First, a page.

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Slate's Medical Examiner: A Man-Made 'Red Flu'?


I'm Alex Chadwick. This is DAY TO DAY. Time now for our regular look at health news. This winter the whole world is concerned about avian flu, hoping it doesn't become a pandemic. Researchers studying how the flu spreads and mutates look to past epidemics for clues and recent research has uncovered an interesting tidbit about one particular flu outbreak from the 1970s. It turns out to have been a man-made epidemic. Madeline Brand got details from Dr. Sydney Spiesel. He's a pediatrician and professor at the Yale Medical School. He spoke with Madeline earlier.

MADELINE BRAND, reporting:

So the incident we're talking about took place in 1977, it was called the red flu and tell us about that.

Dr. SYDNEY SPIESEL (Yale Medical School): The red flu first appeared in Northeastern Russia and China and certainly anything that would appear there in those days was called red, which is how it got to be called the red flu.

BRAND: Because they were Communist countries.

Dr. SPIESEL: Exactly right. And it spread all over the world.

BRAND: Now, tell us how this became, as I hinted at earlier, a man-made epidemic.

Dr. SPIESEL: Well, this flu was very similar in structure to a flu which had occurred in the middle '50s, called H1N1, which was related to the Spanish flu, but it had gotten milder over time. After 1957 it just disappeared from the world completely, until 1977. And suddenly it reappeared and it turned out to be very, very similar in structure to a flu last identified in 1950.

One of the things that we've learned, and this is the thing that later molecular biology has told us, is that flu changes very easily, and it would've been impossible for these two flu's to be identical in nature. If they passed from person to person or animal to animal there would have been a small accumulation of changes and mutations. And to have these two flu's that were just identical, that was not possible to happen naturally.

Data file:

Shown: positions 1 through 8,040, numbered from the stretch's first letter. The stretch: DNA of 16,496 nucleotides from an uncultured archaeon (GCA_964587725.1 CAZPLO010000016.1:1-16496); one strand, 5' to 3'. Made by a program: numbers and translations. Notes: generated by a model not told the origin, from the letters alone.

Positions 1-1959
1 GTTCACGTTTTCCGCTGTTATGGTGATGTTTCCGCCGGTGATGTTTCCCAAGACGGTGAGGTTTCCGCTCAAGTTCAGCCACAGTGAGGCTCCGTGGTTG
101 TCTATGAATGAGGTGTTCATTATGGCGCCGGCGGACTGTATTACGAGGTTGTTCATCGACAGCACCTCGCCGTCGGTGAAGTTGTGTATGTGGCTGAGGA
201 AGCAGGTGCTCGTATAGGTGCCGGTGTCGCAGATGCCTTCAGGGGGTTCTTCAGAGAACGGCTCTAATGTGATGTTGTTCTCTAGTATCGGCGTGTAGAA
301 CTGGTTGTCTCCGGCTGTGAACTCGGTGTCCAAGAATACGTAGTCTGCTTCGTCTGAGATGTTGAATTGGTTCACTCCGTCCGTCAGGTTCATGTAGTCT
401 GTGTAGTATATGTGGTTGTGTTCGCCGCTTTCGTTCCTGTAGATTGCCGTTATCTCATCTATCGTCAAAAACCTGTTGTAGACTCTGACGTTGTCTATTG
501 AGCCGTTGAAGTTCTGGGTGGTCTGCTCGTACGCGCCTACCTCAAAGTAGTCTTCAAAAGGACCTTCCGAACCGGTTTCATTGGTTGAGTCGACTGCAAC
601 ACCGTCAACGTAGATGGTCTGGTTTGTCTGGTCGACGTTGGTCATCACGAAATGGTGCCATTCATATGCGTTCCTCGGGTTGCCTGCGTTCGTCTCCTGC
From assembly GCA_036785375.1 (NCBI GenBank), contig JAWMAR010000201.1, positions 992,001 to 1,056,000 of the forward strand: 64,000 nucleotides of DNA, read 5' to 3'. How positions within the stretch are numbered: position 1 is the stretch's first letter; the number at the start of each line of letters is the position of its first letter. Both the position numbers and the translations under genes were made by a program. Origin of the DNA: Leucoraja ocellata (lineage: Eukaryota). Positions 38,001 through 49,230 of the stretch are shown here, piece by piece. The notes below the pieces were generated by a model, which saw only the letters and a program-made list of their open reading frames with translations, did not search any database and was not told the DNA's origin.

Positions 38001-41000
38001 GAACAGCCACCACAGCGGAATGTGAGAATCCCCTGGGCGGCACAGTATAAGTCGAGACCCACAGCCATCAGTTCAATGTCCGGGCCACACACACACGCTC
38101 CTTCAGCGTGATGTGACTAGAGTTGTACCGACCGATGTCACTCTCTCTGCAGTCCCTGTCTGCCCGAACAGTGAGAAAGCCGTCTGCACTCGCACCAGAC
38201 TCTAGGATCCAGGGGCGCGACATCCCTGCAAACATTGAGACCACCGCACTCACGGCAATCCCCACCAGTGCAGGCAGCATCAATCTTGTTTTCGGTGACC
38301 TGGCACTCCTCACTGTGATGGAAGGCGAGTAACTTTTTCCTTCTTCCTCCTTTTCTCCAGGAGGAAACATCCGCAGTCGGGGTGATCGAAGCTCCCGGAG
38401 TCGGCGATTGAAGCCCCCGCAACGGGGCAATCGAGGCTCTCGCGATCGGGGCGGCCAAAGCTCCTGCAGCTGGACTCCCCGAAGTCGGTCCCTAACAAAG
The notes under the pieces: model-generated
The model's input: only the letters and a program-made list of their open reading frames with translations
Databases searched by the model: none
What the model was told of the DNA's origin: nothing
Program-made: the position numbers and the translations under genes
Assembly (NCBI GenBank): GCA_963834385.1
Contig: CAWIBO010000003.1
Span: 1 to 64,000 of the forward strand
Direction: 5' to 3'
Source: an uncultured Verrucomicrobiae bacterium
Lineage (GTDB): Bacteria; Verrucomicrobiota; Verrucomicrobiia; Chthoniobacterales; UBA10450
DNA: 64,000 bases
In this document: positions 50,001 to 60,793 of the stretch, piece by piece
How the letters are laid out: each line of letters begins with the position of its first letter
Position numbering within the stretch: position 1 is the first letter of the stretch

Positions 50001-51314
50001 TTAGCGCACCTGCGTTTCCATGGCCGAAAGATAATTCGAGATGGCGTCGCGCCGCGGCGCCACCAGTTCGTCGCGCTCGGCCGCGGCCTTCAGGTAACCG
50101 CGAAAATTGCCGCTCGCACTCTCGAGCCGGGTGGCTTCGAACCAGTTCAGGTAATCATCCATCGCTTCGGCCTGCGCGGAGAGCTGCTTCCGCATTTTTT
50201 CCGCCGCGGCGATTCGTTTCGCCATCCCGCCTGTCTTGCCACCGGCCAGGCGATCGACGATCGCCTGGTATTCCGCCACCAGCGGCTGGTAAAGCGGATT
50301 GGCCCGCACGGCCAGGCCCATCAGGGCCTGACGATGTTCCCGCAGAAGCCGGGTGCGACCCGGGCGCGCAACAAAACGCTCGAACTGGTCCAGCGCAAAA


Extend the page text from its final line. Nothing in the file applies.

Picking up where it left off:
And we also have learned that when corpses are frozen, the flu virus deteriorates and it deteriorates fairly quickly. We know that because we tried to recover flu from people who had died in the 1918 epidemic to study it. And that deterioration would have prevented that from being a source of infection. So there was only one possibility, which is one to make us a little bit nervous.

That flu must have come from a laboratory freezer where the temperatures are cold enough so that stored virus can remain viable and unchanging. And I think it was probably accidentally released at that point.

BRAND: Well, that's pretty scary. Have laboratory security measures been improved since then?

Dr. SPIESEL: They have been improved completely since then. We have, now we've learned a lot about confining dangerous viruses to very highly protected environments, and we even have different levels of protection that are required. The flu that's being studied now, you can't imagine, for example, how well protected we are.

The thing that makes us a little bit nervous about all this stuff is that this flu that reemerged in 1977 was in fact a direct descendant of the Spanish flu epidemic of 1918. The flu of 1918 was also an avian flu that entered the human community. It was devastating and very highly virulent, both for birds and for humans. I think that that's why we're studying flu and every aspect of flu with such great attention.

BRAND: Dr. Sydney Spiesel writes the Medical Examiner column for the online magazine Slate. Thank you for joining us.

Dr. SPIESEL: Thank you.

CHADWICK: And thanks to my colleague Madeline Brand for that interview. Transcript provided by NPR, Copyright NPR.